|Religion||Subjects||Images||Queries||Links||Contact||Do not fly Iberia|
Do not display Latin text
Tiberius Chapter 33: Subtle changes.
Return to index
Little by little he [Note 1] unmasked the ruler, and although for some time his conduct was variable, yet he more often showed himself kindly and devoted to the public weal. His intervention too was at first limited to the prevention of abuses. Thus he revoked some regulations of the Senate and sometimes offered the magistrates his services as adviser, when they sat in judgment on the tribunal, taking his place beside them or opposite them at one end of the platform; and if it was rumoured that any of the accused were being acquitted through influence, he would suddenly appear, and either from the floor or from the judge's a tribunal remind the jurors of the laws and of their oath, as well as of the nature of the crime on which they were sitting in judgment. Moreover, if the public morals were in any way affected by laziness or bad habits he undertook to reform them. |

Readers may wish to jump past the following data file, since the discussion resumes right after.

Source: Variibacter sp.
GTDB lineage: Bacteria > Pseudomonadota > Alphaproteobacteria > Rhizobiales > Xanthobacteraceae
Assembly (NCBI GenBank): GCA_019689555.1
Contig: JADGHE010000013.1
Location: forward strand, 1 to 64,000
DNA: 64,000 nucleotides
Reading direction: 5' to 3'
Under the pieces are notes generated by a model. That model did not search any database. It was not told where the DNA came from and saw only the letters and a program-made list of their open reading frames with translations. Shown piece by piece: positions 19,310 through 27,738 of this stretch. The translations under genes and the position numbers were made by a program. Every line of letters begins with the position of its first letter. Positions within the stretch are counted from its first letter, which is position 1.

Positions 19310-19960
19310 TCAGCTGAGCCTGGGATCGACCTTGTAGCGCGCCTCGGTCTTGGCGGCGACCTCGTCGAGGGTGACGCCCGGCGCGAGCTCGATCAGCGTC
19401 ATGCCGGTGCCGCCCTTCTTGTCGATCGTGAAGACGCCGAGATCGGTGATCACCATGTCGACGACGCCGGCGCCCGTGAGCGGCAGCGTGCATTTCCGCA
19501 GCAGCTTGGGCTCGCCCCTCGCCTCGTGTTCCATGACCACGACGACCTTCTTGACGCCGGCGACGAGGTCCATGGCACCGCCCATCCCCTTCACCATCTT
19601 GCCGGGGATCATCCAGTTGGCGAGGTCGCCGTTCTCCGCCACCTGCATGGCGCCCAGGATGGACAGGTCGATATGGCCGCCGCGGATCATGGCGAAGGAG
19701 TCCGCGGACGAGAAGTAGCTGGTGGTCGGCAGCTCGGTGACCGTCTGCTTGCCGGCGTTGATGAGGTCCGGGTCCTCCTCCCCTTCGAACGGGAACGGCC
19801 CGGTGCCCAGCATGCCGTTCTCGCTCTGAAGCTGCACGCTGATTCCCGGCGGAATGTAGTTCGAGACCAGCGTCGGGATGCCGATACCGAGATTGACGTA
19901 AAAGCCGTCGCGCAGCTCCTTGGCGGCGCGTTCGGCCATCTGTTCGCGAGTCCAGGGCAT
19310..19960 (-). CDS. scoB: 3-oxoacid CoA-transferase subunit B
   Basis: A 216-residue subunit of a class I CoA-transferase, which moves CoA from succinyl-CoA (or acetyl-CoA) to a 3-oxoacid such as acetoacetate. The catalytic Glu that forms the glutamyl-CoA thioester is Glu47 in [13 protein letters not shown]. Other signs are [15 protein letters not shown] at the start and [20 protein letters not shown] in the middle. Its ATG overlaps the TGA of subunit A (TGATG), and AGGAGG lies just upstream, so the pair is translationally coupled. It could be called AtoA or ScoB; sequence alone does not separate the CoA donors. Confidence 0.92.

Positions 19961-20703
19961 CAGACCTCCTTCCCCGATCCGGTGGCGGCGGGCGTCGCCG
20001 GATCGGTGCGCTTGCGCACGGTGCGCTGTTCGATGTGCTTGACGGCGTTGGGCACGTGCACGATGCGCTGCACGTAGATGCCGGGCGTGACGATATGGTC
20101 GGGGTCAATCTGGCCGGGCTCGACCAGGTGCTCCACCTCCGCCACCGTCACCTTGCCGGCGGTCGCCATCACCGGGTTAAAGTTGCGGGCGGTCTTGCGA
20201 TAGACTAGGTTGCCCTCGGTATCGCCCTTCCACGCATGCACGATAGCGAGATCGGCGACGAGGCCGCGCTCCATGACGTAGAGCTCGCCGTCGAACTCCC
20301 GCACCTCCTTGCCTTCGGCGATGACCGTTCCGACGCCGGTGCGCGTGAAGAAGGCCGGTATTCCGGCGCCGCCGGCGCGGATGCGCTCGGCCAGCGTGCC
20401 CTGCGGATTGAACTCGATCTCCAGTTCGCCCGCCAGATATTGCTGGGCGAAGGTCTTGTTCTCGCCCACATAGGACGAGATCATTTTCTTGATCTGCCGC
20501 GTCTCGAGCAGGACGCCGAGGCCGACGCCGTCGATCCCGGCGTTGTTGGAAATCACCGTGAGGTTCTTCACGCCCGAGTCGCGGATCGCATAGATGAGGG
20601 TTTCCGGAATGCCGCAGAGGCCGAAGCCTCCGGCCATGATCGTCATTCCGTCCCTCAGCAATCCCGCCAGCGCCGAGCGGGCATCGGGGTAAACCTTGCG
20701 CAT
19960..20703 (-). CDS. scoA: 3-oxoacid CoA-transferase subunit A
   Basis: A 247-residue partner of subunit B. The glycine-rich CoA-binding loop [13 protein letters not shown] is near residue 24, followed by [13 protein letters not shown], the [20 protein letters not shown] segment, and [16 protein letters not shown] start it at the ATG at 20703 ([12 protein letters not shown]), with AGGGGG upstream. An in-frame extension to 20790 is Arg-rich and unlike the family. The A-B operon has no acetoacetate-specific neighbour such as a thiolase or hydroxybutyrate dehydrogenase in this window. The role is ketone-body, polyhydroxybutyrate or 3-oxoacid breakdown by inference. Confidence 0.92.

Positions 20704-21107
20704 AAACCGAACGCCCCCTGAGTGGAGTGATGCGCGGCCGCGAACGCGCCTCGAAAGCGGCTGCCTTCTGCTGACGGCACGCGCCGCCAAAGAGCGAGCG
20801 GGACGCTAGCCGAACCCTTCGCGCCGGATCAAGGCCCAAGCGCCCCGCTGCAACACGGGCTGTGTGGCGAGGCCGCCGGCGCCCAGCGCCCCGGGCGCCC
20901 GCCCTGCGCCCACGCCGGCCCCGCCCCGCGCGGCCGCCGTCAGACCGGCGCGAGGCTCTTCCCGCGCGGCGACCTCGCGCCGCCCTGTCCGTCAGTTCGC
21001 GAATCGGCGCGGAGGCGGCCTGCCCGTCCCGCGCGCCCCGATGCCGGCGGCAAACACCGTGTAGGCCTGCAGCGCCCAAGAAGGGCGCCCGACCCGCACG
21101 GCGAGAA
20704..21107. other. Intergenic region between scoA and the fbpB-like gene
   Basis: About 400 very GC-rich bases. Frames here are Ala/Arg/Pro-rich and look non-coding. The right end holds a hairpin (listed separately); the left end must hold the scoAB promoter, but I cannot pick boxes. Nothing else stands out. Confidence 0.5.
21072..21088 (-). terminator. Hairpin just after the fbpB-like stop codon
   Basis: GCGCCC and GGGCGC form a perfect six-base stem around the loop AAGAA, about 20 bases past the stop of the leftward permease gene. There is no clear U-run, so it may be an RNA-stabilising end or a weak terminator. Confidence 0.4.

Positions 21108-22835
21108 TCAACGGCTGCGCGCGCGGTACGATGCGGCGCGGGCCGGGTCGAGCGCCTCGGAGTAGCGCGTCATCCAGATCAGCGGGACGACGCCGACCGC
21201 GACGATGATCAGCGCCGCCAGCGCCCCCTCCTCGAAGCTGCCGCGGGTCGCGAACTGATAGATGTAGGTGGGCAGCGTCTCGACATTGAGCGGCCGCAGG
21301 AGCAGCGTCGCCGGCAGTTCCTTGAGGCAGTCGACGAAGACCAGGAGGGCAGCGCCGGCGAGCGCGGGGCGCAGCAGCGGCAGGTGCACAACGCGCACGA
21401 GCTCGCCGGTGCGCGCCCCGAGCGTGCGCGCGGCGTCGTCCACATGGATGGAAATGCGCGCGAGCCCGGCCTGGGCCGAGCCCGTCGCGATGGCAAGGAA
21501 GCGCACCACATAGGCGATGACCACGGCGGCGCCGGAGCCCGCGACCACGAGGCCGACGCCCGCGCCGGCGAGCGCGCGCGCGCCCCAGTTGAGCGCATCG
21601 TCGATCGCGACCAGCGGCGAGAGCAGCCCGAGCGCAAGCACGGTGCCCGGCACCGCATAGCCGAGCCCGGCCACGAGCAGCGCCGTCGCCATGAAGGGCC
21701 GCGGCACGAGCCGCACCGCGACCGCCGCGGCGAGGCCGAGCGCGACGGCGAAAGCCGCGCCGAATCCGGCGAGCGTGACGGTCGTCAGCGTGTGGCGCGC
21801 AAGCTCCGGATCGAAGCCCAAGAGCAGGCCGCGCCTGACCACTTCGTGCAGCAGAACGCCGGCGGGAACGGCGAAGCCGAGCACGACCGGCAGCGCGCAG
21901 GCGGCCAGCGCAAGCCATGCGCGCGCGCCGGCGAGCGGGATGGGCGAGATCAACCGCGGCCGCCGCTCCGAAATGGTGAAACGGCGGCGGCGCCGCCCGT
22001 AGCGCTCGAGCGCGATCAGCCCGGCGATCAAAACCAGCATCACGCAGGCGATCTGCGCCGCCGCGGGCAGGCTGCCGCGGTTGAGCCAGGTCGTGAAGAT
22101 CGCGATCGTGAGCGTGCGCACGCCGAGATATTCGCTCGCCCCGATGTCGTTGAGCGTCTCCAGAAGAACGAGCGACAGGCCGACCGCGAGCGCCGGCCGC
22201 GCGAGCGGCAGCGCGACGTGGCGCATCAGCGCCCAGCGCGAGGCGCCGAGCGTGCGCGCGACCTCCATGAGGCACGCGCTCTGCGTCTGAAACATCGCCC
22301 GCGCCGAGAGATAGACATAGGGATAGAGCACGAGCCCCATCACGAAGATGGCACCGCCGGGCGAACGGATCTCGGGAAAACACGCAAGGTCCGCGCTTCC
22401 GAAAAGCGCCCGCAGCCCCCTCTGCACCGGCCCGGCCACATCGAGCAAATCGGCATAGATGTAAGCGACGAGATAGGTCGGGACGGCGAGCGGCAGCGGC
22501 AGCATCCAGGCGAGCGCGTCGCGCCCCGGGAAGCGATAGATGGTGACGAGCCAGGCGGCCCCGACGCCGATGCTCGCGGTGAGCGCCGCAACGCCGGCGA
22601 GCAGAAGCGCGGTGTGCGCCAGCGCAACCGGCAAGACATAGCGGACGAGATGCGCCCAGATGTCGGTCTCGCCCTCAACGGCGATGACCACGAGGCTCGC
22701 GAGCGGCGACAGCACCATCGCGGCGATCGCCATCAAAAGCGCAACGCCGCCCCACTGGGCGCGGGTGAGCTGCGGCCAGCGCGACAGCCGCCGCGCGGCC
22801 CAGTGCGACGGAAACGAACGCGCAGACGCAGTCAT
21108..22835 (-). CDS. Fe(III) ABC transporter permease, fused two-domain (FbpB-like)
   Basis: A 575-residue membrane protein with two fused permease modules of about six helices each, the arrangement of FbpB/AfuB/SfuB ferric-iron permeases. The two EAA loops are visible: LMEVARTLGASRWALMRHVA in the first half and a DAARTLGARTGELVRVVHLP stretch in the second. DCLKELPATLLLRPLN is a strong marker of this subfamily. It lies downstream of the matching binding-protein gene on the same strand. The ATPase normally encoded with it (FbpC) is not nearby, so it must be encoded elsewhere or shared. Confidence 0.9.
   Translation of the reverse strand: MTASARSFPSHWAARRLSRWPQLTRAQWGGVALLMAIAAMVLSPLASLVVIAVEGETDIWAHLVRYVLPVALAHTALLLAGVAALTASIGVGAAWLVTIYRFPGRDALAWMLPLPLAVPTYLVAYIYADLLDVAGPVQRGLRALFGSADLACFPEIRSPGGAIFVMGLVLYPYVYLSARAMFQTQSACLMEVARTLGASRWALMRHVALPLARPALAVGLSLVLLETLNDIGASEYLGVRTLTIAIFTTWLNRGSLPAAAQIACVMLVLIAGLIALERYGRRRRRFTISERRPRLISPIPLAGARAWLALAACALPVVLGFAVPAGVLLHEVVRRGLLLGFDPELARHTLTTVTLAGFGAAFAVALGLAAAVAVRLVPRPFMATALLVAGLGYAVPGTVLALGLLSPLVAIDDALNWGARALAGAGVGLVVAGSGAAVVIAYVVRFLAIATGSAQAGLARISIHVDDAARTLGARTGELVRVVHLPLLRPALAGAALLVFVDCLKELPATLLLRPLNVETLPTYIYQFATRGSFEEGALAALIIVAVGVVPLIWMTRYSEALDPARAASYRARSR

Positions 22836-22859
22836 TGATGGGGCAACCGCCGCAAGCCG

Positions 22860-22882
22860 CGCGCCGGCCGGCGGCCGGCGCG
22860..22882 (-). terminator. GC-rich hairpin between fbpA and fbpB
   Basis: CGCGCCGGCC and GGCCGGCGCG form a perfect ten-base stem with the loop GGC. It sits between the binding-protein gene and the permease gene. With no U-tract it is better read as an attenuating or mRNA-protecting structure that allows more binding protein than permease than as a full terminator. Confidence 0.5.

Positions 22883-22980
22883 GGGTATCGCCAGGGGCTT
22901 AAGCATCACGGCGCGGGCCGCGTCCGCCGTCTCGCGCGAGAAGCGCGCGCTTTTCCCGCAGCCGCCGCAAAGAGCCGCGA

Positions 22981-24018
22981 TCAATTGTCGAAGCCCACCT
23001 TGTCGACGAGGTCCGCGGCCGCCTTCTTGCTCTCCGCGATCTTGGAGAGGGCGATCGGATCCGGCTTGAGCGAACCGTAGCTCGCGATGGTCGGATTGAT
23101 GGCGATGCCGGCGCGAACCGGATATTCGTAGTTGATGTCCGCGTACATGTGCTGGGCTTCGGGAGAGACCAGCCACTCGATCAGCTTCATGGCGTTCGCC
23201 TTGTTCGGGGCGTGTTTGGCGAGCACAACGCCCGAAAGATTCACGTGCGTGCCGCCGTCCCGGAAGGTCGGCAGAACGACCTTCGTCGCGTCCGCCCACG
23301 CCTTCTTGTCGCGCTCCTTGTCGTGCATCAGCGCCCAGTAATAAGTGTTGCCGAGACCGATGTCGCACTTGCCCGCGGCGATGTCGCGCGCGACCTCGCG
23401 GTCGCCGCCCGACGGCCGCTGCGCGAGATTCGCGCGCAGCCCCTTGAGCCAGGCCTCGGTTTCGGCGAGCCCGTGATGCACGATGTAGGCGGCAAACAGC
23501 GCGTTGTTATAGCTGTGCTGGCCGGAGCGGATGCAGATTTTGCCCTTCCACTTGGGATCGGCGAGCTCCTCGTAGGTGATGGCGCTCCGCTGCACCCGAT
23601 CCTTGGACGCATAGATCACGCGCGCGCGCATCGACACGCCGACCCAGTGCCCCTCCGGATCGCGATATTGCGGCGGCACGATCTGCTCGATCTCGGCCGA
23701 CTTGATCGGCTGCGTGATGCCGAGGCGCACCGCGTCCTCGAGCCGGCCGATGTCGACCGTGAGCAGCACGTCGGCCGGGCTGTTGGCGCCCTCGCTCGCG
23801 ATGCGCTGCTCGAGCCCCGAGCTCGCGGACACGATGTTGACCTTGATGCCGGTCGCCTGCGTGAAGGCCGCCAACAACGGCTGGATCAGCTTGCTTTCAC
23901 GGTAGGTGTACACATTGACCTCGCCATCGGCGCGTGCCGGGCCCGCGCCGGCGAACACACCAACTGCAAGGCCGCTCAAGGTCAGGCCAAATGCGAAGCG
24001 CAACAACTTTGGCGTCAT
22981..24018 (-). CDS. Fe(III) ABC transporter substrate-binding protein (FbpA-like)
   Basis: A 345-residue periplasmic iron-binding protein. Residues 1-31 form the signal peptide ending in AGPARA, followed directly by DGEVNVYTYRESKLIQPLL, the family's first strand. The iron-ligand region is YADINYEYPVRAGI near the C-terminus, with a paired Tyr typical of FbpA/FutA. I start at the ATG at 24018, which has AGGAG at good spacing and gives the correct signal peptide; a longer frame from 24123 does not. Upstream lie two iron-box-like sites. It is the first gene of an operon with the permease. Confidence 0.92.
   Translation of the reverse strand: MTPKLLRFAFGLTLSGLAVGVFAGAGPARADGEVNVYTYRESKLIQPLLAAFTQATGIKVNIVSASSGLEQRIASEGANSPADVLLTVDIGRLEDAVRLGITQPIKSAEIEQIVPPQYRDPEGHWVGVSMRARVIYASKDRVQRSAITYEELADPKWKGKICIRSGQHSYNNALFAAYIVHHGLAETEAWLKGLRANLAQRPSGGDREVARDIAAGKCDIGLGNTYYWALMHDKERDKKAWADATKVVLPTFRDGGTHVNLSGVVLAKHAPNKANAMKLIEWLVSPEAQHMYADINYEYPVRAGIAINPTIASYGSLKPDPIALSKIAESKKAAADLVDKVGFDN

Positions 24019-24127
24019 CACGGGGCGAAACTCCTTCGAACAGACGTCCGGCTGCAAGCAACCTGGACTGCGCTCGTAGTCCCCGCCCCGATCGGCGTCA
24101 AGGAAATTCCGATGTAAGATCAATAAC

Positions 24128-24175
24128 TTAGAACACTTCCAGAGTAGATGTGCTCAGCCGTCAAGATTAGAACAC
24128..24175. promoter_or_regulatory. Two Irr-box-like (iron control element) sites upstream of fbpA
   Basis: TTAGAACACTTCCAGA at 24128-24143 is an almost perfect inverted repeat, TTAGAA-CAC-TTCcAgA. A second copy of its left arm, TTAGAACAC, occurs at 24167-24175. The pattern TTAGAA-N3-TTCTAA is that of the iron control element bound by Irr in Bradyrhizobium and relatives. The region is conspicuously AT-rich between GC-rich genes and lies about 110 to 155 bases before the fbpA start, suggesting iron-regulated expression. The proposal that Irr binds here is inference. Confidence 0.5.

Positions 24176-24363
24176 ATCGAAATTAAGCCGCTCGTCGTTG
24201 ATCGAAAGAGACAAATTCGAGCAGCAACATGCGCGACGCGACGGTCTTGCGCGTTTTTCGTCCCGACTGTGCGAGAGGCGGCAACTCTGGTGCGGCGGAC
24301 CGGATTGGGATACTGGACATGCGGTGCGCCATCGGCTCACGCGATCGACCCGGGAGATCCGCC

Note 1: Tiberius
|Paulatim principem exeruit praestititque etsi uarium diu, commodiorem tamen saepius et ad utilitates publicas proniorem. Ac primo eatenus interueniebat, ne quid perperam fieret. Itaque et constitutiones senatus quasdam rescidit et magistratibus pro tribunali cognoscentibus plerumque se offerebat consiliarium assidebatque iuxtim uel exaduersum in parte primori; et si quem reorum elabi gratia rumor esset, subitus aderat iudicesque aut e plano aut e quaesitoris tribunali legum et religionis et noxae, de qua cognoscerent, admonebat; atque etiam, si qua in publicis moribus desidia aut mala consuetudine labarent, corrigenda suscepit.|